Recon

Dislocating a hip after total hip replacement can be a traumatic experience

Osteoarthritis of the hip is a degenerative joint disease that, besides being painful, also has a negative impact on mobility. An affected joint can be surgically replaced with an artificial prosthesis to alleviate pain and enhance mobility and quality of life. However, when the replacement hip is forced from its normal position-a so-called dislocation-these patients frequently experience injuries, undermining their trust in the artificial joint. Depending on the trauma that caused the dislocation, it may even be necessary to replace the prosthesis.

In their current review article published in Deutsches Ärzteblatt International (Dtsch Arztebl Int 2014; 111: 884-90), Jens Dargel et al. point out that the prevention of dislocation plays an important role and describe the risks that need to be addressed.

Approximately 1 in 50 patients who undergo total hip replacement for the first time will experience a dislocation. Among patients with total hip replacements that required revision and implant exchange surgeries, this rate can be as high as 1 in 4 patients (up to 28%). Here the risks include advanced age and concomitant neurological conditions. Moreover, patients should make sure to avoid certain movements, such as bending too far forward, as these can increase the risk for dislocation of the implant. Further risks arise at the time the surgery is performed: incorrect positioning of the implant, inadequate soft-tissue tension and inadequate experience of the surgeon all add to the risk for dislocation.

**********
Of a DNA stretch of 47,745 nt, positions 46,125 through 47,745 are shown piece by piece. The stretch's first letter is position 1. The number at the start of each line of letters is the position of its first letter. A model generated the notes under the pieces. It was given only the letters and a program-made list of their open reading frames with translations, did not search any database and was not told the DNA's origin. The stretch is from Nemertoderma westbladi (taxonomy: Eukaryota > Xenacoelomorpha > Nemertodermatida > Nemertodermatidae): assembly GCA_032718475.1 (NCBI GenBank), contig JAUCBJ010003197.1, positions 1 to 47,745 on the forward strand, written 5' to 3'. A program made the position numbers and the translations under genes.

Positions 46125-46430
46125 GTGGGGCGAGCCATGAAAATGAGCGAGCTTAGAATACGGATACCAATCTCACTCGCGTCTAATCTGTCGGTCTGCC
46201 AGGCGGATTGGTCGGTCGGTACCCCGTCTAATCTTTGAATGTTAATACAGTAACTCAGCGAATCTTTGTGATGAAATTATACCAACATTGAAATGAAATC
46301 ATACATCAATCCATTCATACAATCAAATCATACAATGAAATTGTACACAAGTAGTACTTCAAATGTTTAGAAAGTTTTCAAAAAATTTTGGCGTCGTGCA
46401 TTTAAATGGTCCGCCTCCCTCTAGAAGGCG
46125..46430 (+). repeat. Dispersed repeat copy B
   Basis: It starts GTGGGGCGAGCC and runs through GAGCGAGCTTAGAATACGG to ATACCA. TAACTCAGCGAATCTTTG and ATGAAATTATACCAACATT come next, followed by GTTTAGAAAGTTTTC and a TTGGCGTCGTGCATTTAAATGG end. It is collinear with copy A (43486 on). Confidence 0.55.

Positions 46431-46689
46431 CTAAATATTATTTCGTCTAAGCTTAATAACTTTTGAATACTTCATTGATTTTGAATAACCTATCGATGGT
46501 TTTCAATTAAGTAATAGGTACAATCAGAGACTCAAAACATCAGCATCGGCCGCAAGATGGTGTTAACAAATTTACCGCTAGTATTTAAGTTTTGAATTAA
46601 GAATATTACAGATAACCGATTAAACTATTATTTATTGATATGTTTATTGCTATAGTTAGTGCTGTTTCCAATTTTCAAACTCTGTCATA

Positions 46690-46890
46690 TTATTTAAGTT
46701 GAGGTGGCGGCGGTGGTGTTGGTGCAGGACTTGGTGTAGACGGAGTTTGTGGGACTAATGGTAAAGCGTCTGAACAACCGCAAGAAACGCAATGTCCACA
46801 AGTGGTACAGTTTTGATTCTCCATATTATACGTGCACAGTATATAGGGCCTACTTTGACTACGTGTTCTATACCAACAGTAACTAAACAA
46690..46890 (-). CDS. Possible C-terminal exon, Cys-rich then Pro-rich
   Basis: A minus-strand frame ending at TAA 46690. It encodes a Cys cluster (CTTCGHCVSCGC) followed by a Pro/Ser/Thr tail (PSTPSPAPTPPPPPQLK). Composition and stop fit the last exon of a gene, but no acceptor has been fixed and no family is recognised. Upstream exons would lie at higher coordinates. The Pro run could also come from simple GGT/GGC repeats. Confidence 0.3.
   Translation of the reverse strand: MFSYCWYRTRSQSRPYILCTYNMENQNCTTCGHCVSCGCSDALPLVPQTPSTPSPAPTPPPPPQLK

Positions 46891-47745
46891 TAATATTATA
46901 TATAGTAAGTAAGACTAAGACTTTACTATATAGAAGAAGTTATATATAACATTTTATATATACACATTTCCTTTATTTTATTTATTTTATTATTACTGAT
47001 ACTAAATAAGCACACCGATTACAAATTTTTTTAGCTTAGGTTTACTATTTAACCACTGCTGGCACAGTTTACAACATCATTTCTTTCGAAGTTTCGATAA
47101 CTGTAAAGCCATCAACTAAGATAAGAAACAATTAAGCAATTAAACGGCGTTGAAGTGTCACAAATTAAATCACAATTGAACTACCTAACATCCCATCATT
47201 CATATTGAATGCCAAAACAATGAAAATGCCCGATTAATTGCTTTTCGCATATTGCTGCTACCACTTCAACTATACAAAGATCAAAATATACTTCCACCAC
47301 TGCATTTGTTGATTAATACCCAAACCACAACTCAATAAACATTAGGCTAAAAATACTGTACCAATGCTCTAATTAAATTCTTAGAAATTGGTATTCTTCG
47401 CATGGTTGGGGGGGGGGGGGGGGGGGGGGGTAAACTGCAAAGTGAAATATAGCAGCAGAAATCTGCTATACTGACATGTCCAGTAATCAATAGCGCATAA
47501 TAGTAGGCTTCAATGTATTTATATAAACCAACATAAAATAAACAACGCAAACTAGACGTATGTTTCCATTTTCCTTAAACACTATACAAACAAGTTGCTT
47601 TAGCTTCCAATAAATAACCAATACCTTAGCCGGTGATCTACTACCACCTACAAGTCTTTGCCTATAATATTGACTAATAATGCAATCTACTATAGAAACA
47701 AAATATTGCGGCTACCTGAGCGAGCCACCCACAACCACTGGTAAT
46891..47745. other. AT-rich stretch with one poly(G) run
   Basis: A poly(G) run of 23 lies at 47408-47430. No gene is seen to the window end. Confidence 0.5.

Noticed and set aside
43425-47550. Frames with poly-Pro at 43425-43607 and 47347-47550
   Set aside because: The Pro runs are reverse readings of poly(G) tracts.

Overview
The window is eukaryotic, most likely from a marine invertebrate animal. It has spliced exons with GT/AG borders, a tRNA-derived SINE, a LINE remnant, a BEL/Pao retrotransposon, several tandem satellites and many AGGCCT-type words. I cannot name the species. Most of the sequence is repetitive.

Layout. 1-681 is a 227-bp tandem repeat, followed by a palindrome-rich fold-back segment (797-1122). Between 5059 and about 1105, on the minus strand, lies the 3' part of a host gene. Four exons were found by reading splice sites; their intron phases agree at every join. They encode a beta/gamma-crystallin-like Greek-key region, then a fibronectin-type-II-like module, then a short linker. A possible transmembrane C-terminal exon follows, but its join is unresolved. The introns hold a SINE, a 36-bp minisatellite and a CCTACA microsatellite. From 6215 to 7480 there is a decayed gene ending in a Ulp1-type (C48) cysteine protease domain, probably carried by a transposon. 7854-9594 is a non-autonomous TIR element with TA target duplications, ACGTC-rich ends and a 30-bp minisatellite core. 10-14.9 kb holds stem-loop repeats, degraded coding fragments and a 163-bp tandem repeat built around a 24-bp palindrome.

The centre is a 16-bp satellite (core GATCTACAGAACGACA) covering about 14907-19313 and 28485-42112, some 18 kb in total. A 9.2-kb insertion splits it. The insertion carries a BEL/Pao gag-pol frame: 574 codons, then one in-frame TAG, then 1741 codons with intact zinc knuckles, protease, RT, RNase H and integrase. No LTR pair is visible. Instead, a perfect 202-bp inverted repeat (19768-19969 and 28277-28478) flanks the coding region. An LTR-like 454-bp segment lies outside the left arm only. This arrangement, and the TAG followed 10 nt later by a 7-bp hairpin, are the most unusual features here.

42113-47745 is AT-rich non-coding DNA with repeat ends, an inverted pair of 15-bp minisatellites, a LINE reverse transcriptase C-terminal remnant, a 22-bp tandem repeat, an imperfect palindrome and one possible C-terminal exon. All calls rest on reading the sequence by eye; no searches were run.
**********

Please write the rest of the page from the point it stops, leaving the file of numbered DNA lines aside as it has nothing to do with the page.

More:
The authors recommend using a standardized approach for the management of dislocation following total hip replacement, based on a diagnostic and therapeutic algorithm.

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Josh Sandberg

Josh Sandberg is the President of Ortho Sales Partners and Partner for The De Angelis Group. He also serves as Co-Founder and Editor of OrthoSpineNews.

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